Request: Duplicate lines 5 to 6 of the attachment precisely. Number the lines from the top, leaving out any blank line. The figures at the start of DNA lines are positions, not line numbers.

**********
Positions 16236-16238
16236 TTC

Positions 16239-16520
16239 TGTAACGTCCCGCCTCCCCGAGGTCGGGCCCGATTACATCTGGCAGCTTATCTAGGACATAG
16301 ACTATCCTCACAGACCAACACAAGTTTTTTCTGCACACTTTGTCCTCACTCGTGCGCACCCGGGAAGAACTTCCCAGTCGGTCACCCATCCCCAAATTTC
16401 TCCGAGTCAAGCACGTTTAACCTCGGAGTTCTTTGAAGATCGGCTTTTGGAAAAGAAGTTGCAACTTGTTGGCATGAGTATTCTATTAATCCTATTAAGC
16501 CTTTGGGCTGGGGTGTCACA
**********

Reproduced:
16301 ACTATCCTCACAGACCAACACAAGTTTTTTCTGCACACTTTGTCCTCACTCGTGCGCACCCGGGAAGAACTTCCCAGTCGGTCACCCATCCCCAAATTTC
16401 TCCGAGTCAAGCACGTTTAACCTCGGAGTTCTTTGAAGATCGGCTTTTGGAAAAGAAGTTGCAACTTGTTGGCATGAGTATTCTATTAATCCTATTAAGC